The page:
The original Economist article is here under the title Geordie's Still Alreet. The Daily Mail jumped on the Geordie angle and the chance to print a picture of the delightful Cheryl Cole (whose recent tribulations with Simon Cowell and the US X Factor have been covered at length recently and at least partly blamed on her accent being tricky for Americans to understand) and featured the story under the title More than "Alreet".
Kerswill is one of the key linguists in the field and has been involved in a lot of recent work on Multicultural London English, among other things, so he knows what he's talking about. However, not all the articles based on his work are problem-free and it's interesting to see what Kerswill himself, and other linguists, have to say about the ways in which accents are described in the media. You can read more here on John Wells' phonetic blog.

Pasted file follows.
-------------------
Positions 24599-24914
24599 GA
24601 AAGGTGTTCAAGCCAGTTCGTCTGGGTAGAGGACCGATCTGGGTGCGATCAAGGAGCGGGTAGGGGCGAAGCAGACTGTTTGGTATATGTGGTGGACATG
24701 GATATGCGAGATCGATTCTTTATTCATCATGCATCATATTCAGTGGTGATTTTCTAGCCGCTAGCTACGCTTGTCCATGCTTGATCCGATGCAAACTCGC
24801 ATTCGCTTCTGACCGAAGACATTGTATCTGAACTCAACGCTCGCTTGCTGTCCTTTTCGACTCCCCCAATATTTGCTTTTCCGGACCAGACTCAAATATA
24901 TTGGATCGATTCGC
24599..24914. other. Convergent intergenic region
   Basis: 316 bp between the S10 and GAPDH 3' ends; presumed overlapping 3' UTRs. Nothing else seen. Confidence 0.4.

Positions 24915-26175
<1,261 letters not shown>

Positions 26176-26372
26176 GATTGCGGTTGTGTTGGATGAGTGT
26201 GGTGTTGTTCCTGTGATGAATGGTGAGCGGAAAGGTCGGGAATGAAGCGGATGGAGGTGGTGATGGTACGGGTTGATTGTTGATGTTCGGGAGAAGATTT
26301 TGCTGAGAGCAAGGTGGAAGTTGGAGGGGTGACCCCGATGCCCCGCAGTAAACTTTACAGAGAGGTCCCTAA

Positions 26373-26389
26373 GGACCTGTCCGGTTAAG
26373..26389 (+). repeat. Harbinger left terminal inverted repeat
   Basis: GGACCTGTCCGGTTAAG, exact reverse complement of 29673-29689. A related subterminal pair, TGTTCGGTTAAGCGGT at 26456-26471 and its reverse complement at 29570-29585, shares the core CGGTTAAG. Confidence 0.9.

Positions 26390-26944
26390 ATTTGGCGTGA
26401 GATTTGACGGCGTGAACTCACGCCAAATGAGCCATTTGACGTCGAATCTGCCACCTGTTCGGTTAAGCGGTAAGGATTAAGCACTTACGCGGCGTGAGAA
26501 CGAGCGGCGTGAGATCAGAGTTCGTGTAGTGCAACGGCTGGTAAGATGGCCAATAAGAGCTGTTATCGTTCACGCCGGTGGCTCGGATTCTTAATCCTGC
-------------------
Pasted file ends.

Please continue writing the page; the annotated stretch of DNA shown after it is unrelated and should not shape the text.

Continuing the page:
Language Variation is one of the big areas for ENGA3 (sadly, it's not currently covered on the AQA B spec) and there's a decent chance of something about accent and dialect cropping up as a Language Discourses topic too this year. It's therefore worth looking at some of the complaints about the language used to represent different accents. Adjectives like sloppy, lazy, guttural and bland abound in many of these mainstream articles, and that's before you even get onto the readers' comments which are often laced with quite offensive stereotypes about the inhabitants of different regions and the way they speak.
We've covered the main thrust of Kerswill's argument here before, but it's certainly worth having a look at all of this again in preparation for the A2 exam later this month.
* edited on Thursday 9th June to reflect Paul Kerswill's comments below (sorry, Paul!)